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Should you pre-batch cocktails?

Prebatching Cocktails.JPG

Pre-batch cocktails have become a big trend in the UK On-Trade over the past few years. It's regarded as a great way of streamlining cocktail service. Let's be honest, many customers don’t enjoy a long wait at the bar for their drink. Yet, the pros and cons of pre-batching is a hot point of debate, so we’ve gathered some cocktail professionals to give us their view on the topic.

“The response from consumers has been varied,” says Bulleit Bourbon brand ambassador Jenna Ba, “but ultimately positive”. Monkey Shoulder Brand Ambassador John Wayte adds, “The top bars in the world are currently pre-batching. These are bars that win the best bar in the world awards and their guests certainly do not complain”. This is certainly true, but why? What are the benefits of pre-batch cocktails?

"There is the opportunity to be very accurate with your ingredients and measurements which allows you to control your margin”

By Jenna Ba, Bulleit Bourbon

“The biggest benefit is obviously time because you enjoy quicker speeds of service. You have the time to pre-plan recipes and are able to standardise procedures for team members,” says Jenna Ba, “secondly, standardised procedures create reliability and consistency of each drink. The third benefit is money. There is the opportunity to be very accurate with your ingredients and measurements which allows you to control your margin”.

“The benefits of pre-batching cocktails was recently described by Ally Kelsey of Mr Lyan, he said, ‘if you mess up 1 or 2ml of liquid in a 100ml drink you are upsetting the balance by 1 or 2%. If you do the same in a pre-batch of 1 litre the difference that the 1 or 2ml makes is a lot smaller’”.

“There are a number of negatives that need to be assessed, however”, says Bulleit’s Jenna Bar, “Pre-batch cocktails are a large investment of money and space. You need to know what will go where, how long it will last and ask if it last for as long as you need it”. “The main argument against pre-batching is that it is taking away the theatre of cocktail making” adds John Wayte, “however when you do pre-batching well you can still allow for the theatre. Keep the shaking and stirring by pre-batching the majority of ingredients and then finish in front of the guest”.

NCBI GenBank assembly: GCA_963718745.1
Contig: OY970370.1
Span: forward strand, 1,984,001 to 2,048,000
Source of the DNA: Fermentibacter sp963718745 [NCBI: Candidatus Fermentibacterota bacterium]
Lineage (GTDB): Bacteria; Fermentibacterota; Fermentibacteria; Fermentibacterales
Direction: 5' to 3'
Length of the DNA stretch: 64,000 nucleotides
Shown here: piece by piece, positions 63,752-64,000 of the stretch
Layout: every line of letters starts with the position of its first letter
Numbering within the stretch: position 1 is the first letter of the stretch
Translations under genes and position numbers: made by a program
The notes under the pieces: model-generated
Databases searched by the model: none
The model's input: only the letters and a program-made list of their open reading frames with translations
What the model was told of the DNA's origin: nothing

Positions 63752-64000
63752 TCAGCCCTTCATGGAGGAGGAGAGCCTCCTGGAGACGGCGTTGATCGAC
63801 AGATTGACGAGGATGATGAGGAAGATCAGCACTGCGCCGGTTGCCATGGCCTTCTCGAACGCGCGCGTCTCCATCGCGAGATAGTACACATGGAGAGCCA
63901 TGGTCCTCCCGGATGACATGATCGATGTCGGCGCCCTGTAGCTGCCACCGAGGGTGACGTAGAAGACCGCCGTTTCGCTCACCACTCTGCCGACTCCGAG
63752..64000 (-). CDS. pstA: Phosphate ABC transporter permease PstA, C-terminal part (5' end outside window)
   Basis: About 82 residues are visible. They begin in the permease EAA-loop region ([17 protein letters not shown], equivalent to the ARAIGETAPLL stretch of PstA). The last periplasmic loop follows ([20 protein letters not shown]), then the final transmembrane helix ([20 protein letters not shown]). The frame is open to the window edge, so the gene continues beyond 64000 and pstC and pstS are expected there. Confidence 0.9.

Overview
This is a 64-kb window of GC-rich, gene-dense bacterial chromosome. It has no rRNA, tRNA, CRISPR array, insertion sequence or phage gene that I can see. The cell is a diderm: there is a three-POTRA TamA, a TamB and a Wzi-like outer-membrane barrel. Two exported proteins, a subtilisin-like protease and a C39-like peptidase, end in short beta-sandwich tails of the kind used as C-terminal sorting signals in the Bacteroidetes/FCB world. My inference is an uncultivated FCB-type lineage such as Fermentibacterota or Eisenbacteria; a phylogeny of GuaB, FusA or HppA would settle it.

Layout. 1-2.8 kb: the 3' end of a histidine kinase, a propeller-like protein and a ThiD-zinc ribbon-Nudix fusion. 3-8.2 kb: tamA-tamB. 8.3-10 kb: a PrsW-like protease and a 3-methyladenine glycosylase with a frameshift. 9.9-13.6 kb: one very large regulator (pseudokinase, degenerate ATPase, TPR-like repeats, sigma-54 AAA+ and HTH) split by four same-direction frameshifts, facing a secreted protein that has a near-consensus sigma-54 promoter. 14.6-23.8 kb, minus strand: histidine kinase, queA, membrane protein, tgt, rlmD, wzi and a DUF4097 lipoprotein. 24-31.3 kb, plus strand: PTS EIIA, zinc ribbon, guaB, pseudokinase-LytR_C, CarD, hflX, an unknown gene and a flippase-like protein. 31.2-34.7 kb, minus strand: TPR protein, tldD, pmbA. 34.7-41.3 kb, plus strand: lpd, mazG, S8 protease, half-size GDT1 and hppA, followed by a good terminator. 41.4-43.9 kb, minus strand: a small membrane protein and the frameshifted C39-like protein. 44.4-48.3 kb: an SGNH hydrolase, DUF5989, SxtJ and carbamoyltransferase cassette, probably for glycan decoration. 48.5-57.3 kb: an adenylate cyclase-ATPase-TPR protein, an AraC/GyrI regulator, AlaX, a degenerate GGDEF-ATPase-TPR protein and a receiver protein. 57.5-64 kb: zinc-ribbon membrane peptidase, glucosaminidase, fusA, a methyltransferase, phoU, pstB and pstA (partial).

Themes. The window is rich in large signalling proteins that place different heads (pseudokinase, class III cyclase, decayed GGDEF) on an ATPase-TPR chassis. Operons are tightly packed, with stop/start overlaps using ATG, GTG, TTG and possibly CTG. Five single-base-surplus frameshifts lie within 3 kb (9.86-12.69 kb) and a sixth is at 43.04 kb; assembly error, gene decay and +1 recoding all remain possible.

What other tips does John have for getting pre-batching right? “Pre-batch before service, using de-labelled bottles to store your liquids, better yet, create your own labels for a premium look”, John adds. “You have to use very accurate scales, accurate jugs and always make sure you are using the same ones when measuring the same liquid to remove the chance of discrepancies”, Jenna comments, “you should know your proportions in ratios as this means you can replicate this each time. You also need to closely monitor dilution and temperature in the pre-batching stage as you want it chilled and diluted perfectly because there is no option to do so afterwards”.

“Pre-batching cocktails gives us the time to focus on delivery rather than production” asserts Jenna Ba, “we are all suckers for a good story and the cocktails we serve should have a story. When I pre-batch I find there is a capacity to find different ways of infusing flavours and creating new cocktails because you are working in litres rather than a single drink where the impact can be minimal - you get to go big and serve different flavours with different garnishes for the customer”.

“Don’t be scared of using pre-batched cocktails”, pleads Monkey Shoulder's John Wayte. Jenna adds a final note, “the risk with standardisation is that you’re not doing it for the customers, so when thinking about pre-batch cocktails you should always have your customer at the forefront of your mind”.

About the author

Luke Siddall (alumni)

I'm Matthew Clark's resident content creator, looking after our social media, website and customer communications. I was a cocktail bartender for while before joining but I now spend most of my time on the other side of the bar.

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